Heller, Adams highly ranked in NCAA Division II
Following a very fast weekend of swimming, a pair of Alaska Nanooks rank highly among the best in NCAA Division II as the duo are in the top 15 in a combined five individual events.
Junior Bente Heller (Hamburg, Germany/Psychology) is currently the No. 1 swimmer in the country in the 100 freestyle after she smashed the varsity record at last weekend’s Husky Invitational with a time of 50.28 seconds. That time is only six-one hundredths of a second off the automatic qualifying mark for the NCAA Championship. This is the first time in program history an individual was the top-ranked swimmer in any event.
Heller cracks the top 10 in the 200 free as she is ninth with a time of 1:51.62 and is also tied for 11th in the 50 free in 23.59 seconds. Both times exceed the NCAA B-cut qualifying standard.
“In my mind, she is the best sprinter in the country,” head coach Scott Lemley said. “It’s taken two years to prove that to be true but she had to believe it first. Bente is so humble that she wouldn’t let herself believe that she was the fastest swimmer in the nation but now there’s proof.
Sophomore Margot Adams (Anchorage, Alaska/Political science) is one of the top-ranked butterfly swimmers after the first week of December. Last year’s national runner-up in the 100 fly is currently fourth in the nation with a time of 55.35 seconds, which is one-tenth of a second shy of the A-cut standard.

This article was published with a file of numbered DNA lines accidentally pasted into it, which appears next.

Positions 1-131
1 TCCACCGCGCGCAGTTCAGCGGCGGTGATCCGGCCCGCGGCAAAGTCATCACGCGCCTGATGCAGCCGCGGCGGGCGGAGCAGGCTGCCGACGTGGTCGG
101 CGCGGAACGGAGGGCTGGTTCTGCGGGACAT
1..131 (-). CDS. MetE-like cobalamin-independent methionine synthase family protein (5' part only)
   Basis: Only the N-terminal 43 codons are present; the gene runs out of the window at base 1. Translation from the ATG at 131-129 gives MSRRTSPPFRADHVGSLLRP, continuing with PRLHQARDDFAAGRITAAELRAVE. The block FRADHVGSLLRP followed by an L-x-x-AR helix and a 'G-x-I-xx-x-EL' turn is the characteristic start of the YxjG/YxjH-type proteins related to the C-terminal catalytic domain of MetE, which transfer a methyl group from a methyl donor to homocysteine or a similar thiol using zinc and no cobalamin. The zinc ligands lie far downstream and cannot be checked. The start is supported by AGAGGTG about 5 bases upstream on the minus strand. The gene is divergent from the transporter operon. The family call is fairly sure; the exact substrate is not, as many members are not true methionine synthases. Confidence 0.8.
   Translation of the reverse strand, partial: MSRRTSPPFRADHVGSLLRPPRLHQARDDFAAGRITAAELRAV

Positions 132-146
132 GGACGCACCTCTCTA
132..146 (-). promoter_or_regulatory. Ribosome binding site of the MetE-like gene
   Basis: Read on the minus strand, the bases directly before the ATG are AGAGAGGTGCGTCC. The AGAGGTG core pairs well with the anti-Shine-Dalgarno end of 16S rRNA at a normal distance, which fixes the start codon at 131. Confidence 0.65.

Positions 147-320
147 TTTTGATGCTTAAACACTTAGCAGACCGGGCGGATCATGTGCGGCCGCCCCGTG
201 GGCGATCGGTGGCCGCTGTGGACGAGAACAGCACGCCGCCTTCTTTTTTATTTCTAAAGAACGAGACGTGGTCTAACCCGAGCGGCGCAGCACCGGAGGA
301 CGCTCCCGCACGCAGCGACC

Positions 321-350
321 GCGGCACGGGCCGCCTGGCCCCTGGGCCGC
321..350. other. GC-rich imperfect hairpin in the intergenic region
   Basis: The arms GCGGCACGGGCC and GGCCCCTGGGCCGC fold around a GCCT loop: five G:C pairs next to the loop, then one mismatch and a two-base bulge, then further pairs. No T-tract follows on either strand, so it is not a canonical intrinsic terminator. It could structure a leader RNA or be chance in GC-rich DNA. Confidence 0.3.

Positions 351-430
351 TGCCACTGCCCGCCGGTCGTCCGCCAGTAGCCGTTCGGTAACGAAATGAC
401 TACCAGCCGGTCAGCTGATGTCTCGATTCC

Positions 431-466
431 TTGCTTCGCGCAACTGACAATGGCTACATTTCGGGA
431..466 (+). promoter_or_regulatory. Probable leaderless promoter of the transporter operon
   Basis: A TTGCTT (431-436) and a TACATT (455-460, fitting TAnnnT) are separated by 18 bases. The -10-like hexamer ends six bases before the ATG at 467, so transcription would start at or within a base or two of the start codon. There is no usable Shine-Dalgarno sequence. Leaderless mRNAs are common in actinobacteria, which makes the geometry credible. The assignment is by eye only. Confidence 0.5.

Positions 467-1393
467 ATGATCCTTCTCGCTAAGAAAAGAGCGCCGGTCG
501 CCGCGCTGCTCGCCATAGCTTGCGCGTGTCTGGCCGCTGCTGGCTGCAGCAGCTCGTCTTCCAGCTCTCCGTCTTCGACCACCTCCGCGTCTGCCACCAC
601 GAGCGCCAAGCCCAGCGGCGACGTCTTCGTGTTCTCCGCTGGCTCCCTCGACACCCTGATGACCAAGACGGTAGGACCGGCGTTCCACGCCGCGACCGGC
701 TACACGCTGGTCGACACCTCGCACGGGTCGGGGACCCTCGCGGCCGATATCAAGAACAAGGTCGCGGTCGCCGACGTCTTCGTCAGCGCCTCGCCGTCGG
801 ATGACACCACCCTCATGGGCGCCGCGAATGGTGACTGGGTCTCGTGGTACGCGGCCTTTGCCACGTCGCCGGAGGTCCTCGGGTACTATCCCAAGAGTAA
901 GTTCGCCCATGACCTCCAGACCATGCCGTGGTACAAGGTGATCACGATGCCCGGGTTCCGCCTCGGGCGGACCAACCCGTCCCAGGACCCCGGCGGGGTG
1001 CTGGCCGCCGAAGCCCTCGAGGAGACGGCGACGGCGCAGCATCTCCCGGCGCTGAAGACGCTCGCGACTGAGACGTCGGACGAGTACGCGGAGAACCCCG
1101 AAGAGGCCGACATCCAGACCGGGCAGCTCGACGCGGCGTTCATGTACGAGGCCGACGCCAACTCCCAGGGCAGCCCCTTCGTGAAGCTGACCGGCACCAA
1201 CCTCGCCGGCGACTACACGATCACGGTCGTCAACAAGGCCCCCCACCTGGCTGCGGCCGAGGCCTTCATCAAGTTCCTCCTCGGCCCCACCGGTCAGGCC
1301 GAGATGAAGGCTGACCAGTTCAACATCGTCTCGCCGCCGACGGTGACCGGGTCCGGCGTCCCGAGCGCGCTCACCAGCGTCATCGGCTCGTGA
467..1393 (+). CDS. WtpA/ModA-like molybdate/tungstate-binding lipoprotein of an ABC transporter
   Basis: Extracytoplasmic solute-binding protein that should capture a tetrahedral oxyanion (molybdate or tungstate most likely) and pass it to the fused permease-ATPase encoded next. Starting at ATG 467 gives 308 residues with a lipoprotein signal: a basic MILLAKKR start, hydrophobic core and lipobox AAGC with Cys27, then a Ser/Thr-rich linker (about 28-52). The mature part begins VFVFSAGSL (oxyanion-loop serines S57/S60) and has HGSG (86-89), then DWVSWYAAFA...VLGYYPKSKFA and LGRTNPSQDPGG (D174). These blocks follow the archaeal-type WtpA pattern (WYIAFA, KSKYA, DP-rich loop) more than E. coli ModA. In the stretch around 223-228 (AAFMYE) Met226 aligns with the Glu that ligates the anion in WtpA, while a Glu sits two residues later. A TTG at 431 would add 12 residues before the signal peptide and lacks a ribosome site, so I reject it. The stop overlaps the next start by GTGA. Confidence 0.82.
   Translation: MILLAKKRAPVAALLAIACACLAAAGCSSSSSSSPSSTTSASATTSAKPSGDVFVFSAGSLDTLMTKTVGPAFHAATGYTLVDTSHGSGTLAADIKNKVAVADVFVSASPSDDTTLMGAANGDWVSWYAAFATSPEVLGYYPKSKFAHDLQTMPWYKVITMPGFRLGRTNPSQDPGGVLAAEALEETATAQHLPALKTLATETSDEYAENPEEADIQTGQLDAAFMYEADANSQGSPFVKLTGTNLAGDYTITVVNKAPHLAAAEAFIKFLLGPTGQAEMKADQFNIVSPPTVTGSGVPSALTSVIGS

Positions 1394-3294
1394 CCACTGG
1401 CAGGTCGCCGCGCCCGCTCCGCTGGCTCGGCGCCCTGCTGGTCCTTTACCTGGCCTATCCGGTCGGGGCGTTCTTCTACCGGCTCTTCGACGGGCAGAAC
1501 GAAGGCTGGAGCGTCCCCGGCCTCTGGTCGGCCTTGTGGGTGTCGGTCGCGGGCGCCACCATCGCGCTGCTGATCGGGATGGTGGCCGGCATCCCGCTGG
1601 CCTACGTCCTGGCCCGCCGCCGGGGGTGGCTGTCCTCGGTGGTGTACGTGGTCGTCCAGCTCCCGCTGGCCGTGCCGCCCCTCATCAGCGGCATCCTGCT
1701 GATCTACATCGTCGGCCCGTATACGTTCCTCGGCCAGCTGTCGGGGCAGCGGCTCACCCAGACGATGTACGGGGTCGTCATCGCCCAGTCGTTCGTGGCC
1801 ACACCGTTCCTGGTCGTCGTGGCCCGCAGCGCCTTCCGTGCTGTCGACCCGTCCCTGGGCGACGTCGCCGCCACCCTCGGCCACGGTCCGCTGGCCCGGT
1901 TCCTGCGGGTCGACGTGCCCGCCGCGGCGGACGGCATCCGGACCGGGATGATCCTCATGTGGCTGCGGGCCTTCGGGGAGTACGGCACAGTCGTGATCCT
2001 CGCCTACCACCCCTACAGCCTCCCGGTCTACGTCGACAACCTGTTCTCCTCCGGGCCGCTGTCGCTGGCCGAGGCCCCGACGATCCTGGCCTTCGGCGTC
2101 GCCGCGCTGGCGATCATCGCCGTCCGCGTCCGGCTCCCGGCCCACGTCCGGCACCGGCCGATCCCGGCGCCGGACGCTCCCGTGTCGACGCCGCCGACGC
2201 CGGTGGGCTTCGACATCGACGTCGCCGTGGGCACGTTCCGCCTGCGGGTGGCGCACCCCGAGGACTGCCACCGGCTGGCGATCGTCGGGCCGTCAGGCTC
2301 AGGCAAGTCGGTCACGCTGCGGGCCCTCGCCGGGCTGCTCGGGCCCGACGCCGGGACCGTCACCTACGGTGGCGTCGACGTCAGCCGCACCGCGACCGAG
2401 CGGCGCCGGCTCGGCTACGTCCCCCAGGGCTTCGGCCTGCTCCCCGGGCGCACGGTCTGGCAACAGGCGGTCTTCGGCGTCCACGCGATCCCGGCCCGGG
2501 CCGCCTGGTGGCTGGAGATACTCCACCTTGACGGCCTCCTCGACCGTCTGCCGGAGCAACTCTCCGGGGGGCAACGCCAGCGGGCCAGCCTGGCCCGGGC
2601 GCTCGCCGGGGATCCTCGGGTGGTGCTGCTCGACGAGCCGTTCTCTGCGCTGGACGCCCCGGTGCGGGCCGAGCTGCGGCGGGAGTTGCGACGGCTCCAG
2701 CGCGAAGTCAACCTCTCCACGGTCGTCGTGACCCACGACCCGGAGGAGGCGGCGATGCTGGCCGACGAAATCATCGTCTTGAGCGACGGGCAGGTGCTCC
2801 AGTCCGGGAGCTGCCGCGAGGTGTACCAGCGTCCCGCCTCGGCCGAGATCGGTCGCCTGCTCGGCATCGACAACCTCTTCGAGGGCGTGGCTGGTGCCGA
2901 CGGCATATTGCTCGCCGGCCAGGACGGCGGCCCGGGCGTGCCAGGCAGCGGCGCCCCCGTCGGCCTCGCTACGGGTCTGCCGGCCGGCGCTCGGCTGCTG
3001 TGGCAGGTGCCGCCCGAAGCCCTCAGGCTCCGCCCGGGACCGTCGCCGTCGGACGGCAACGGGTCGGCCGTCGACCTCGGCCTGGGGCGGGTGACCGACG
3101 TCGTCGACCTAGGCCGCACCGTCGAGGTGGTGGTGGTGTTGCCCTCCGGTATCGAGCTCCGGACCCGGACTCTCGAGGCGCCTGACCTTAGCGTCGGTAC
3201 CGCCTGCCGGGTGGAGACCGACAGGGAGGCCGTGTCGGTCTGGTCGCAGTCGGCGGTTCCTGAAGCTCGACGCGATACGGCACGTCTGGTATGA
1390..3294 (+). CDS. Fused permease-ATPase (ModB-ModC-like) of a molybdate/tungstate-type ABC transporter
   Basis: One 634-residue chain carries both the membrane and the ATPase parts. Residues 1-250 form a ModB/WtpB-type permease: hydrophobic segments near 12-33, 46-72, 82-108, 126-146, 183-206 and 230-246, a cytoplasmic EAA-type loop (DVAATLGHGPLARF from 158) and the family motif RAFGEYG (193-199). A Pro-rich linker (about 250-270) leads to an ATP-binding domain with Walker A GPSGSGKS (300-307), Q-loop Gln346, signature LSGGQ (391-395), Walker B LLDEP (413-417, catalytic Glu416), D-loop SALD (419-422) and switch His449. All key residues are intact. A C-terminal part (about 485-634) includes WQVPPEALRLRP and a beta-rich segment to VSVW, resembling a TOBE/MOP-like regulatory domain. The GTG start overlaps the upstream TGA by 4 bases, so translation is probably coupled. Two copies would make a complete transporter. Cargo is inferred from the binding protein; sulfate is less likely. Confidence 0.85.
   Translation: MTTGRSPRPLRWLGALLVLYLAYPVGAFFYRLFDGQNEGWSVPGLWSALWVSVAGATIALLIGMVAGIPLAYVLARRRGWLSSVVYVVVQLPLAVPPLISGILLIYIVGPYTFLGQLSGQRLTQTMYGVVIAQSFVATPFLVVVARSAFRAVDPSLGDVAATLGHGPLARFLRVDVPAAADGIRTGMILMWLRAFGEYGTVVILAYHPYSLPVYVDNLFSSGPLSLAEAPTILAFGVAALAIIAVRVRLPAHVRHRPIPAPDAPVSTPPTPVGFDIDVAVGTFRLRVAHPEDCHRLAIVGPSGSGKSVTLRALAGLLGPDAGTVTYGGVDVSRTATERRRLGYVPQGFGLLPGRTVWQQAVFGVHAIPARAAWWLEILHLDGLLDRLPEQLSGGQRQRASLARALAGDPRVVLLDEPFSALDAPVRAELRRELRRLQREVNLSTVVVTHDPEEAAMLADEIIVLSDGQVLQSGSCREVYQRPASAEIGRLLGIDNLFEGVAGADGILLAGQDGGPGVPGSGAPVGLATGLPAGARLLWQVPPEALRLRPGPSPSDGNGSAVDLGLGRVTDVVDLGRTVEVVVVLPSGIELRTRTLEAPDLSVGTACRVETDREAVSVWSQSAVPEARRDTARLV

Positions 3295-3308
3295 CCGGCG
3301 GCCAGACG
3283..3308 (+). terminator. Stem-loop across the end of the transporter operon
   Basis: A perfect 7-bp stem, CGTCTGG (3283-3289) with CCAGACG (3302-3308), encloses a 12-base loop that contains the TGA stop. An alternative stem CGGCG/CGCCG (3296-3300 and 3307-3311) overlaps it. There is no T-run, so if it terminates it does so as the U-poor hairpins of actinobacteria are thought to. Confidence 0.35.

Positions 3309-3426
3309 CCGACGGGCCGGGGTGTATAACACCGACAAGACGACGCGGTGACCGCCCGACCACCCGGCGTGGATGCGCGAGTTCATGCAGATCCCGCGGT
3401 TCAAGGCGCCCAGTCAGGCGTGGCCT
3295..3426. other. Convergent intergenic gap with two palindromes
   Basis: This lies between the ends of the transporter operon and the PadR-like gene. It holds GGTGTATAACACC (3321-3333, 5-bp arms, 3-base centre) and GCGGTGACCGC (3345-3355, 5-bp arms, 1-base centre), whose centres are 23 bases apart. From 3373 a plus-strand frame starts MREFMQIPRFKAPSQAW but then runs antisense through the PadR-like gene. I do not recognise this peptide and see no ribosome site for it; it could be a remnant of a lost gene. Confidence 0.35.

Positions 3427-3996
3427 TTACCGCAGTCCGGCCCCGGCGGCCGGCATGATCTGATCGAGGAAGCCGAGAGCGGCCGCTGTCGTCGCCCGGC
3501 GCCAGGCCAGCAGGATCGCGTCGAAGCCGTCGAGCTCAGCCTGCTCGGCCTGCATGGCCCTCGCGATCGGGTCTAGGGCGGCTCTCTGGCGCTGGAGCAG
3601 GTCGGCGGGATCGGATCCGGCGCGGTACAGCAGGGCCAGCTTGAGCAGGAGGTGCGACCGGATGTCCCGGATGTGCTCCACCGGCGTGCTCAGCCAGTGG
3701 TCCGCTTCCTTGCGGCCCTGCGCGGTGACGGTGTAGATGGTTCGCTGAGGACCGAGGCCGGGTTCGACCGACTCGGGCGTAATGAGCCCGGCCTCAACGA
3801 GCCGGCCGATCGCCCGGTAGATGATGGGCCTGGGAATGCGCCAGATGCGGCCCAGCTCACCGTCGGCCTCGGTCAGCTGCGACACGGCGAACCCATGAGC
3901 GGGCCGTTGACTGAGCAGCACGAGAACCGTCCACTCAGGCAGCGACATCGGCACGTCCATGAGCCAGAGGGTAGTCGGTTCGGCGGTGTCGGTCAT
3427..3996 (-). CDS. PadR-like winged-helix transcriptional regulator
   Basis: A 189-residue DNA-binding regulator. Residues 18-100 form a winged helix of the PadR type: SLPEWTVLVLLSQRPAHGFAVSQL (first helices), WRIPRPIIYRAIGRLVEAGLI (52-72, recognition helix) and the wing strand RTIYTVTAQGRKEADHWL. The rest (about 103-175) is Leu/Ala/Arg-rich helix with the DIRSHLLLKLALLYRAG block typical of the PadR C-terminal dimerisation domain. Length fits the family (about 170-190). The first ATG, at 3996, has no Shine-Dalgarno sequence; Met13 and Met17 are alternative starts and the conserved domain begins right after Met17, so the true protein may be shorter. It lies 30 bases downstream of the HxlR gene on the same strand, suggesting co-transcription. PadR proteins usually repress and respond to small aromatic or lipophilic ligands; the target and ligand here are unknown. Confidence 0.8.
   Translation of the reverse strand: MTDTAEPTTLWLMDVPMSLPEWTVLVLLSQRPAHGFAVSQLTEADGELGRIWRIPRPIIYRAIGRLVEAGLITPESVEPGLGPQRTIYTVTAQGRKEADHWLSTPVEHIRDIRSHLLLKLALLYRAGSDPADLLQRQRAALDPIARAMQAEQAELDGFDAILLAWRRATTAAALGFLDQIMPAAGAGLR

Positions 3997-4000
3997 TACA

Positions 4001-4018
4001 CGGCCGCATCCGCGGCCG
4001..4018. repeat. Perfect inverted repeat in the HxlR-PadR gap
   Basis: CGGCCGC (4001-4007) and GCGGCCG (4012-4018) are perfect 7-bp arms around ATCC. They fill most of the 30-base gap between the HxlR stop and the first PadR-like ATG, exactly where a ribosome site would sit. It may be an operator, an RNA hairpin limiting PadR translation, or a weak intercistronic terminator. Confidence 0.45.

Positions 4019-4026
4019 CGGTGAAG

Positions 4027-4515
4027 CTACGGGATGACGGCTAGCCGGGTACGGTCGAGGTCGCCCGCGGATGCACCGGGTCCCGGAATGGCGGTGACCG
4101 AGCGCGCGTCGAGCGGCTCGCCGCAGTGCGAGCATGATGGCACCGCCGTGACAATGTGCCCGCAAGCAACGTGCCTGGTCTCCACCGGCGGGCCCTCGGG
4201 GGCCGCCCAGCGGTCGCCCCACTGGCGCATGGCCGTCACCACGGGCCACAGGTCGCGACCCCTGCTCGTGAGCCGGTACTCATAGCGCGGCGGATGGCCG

Adams is also 15th in the 200 fly with a mark of 2:06.52, which is under one second away from the varsity record set more than six years ago (2:05.37, Kelly Becker, 11/18/06).
“She almost broke the varsity record [in the 200 butterfly], which is the longest standing record the team has,” Lemley said. “She swam well but not as fast as she and I both were planning on. We have lots of work to do.”
On the relay side, all five relay tandems rank in the top 20 of Division II.
The 800 freestyle relay tops the list as it in 10th position with a time of 7:42.97. Last season, this event was the Nanooks’ best at the NCAA meet when they turned in a fourth-place showing to earn All-America status.
The other four ranked relays are the 200 medley (13th, 1:46.79), 400 freestyle (17th, 3:32.94), 200 freestyle (18th, 1:37.20) and 400 medley (20th, 3:57.30).
“We swam well as a team but as an A relay, our times were good, not great,” Lemley said. “If we’re going to do as well as last year, they have to be great. Part of that will be if Sam Taylor becomes eligible; she will be a big part of the relay.”
Following finals and the holidays, the team will trek down to Flagstaff, Ariz., for the annual training at elevation trip from Dec. 28 to Jan. 11. The Nanooks will immediately fly to Vancouver at the end of the training trip and compete against Simon Fraser and the University of Puget Sound on Jan. 12.